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  • Writer's pictureIshfaaq Peerally

Airline Stocks are the Worst

If a farsighted capitalist had been present at Kitty Hawk, he would have done his successors a huge favor by shooting Orville down.

According to Warren Buffett, airlines are the worst business to be in, and I agree with him, using an exceptional airline as an example.

If there's one airline in America that stands out for its exceptional performance, it's Alaska Air Group (NYSE: ALK). With a robust balance sheet and a strong market position, ALK stands as a premier example of a well-managed airline.

Alaska Airlines, the best airline in America shows why airlines are the worst

With $1.9 billion in marketable securities in addition to $516 million in cash and cash equivalents, Alaska Air Group is well protected against any rainy day and faced the 2020 storm relatively well compared to competitors.

Alaska Airlines, the best airline in America shows why airlines are the worst

Besides, the company's debt maturity is well spread out, with only a 3.5% fixed interest rate on most of the debt. This is a balance sheet that not many airlines can boast about.

Recession: The Cash Flow Devourer

However, despite its impressive financial profile, ALK, like all airlines, is not immune to the damaging effects of an economic downturn. During a recession, even the best airlines can see their cash flows go into the red, sometimes erasing the positive cash flows accumulated over previous years. This volatility is a stark reminder of the unpredictable nature of the airline industry.

Alaska Airlines, the best airline in America shows why airlines are the worst

Alaska Air Group generated free cash flow ranging from $500 million to $1 billion a year for the five years preceding the 2020 pandemic and recession, most of which came from the acquisition of Virgin America in 2016. Organically, there was not much growth in free cash flow, and any growth is easily eroded during an economic downturn.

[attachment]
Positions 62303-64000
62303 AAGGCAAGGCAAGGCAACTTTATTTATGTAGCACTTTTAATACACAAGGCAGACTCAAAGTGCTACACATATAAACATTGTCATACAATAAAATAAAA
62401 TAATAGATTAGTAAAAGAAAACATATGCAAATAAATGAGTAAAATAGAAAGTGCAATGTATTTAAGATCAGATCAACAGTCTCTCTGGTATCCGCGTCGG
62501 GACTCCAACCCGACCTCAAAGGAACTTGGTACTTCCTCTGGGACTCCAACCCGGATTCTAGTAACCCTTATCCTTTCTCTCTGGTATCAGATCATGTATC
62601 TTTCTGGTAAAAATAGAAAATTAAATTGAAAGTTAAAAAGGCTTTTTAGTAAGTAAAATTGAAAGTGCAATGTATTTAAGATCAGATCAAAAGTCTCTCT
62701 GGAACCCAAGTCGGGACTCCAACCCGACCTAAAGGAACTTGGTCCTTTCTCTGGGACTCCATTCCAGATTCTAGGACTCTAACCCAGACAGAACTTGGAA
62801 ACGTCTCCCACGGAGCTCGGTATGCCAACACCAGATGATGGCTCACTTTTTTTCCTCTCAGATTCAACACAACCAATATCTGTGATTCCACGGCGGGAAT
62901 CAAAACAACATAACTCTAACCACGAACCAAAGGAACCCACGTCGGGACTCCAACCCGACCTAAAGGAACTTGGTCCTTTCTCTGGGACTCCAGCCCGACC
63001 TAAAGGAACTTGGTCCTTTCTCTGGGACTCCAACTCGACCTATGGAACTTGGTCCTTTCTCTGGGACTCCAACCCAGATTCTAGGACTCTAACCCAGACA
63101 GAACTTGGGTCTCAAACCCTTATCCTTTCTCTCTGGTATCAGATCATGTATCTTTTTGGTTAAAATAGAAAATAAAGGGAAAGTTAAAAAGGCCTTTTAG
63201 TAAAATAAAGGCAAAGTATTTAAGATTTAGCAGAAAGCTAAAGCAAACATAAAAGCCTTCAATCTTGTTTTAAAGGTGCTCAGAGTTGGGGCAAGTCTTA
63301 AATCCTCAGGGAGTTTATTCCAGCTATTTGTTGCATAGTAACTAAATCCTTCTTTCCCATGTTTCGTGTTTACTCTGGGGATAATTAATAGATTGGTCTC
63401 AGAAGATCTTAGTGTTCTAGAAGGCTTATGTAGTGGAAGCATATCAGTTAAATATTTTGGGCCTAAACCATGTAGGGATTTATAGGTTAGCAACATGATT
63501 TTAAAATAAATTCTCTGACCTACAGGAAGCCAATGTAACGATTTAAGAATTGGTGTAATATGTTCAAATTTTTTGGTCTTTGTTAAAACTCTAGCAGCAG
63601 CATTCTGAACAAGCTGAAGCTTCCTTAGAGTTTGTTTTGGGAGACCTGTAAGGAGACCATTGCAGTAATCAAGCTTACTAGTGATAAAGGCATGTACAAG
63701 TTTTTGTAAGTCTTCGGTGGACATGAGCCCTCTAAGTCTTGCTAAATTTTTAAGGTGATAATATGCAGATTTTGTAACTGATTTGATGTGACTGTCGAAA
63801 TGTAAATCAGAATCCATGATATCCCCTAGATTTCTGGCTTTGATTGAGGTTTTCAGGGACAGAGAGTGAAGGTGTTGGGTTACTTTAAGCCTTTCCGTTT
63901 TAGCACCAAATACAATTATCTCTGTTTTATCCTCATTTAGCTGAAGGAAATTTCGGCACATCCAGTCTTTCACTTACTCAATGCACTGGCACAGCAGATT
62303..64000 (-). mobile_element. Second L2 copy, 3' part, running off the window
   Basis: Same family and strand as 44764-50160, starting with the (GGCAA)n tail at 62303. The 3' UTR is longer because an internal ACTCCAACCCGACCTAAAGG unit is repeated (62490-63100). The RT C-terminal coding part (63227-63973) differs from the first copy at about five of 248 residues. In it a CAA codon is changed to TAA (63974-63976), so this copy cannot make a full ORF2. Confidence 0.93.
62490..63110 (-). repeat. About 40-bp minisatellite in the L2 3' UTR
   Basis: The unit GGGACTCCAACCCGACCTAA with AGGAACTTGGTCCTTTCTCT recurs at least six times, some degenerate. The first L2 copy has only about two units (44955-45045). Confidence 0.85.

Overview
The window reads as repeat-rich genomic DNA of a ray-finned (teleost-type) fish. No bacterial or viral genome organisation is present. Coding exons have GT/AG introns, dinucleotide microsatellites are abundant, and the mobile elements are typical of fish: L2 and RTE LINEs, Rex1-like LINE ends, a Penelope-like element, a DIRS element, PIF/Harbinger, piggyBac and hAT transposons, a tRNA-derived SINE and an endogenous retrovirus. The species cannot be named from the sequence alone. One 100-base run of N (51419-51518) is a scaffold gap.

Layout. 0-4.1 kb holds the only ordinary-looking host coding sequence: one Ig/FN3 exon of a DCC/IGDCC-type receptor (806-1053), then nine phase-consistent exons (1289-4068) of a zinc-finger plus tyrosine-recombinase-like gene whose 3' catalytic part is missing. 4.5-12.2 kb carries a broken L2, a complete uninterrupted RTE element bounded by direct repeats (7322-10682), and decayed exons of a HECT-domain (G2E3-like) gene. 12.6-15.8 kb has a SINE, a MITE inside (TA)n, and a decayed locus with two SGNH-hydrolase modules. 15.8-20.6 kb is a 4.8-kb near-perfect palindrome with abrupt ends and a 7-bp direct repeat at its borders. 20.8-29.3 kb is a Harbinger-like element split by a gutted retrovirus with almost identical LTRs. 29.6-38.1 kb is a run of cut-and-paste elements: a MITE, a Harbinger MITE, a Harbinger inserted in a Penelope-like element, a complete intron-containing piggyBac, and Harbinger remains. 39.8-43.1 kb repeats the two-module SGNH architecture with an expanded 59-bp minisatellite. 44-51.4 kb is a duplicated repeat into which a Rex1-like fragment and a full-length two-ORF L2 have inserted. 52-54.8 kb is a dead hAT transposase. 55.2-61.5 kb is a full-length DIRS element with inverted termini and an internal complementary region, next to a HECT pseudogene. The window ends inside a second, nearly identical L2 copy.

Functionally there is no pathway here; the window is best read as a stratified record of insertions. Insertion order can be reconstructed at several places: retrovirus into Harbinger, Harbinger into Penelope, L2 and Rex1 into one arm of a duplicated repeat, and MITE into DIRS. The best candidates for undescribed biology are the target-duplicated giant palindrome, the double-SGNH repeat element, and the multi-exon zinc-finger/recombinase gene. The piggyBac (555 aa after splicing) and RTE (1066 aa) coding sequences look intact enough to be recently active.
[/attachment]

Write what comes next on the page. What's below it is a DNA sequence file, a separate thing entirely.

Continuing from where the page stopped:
The Intrinsic Value Challenge

To calculate a company's intrinsic value, we often turn to a method advocated by Warren Buffett: the Discounted Cash Flow (DCF) analysis or using Owner's Earnings instead of Free Cash Flow. Either way, it depends on our ability to predict future cash flows, and when it comes to airlines, this is hard to do.

With airlines, accurate prediction is a daunting task. The airline industry is subject to a myriad of external factors that are beyond its control. Fuel prices, geopolitical events, economic downturns, regulatory changes, and technological disruptions all play a role in an airline's financial performance.

In the case of Alaska Airlines, while the company can stabilize maintenance capital expenditures, much will be spent in the coming years on growth by buying new aircraft. Switching to an all-Boeing fleet will save cost over the long term, but anything can happen in the short term.

Alaska Airlines, the best airline in America shows why airlines are the worst

Alaska Airlines, the best airline in America shows why airlines are the worst

This pattern is common among airlines, as written by Warren Buffett in his 2007 letter to shareholders.

The worst sort of business is one that grows rapidly, requires significant capital to engender the growth, and then earns little or no money. Think airlines.

The Importance of a Margin of Safety

That doesn't mean that we should not invest in airlines. Airlines are cyclical stocks and investing in an airline as we are coming out of a recession with fuel prices dropping might be a good idea.

However, given the inherent unpredictability of future cash flows, a large margin of safety is crucial when investing in airline stocks. This margin of safety provides a cushion against adverse events and helps to ensure that the investment still offers a positive return even if the actual results fall short of the predictions. Also, savvy investors should know when to take profits, sometimes even before the stock price hits the intrinsic value.

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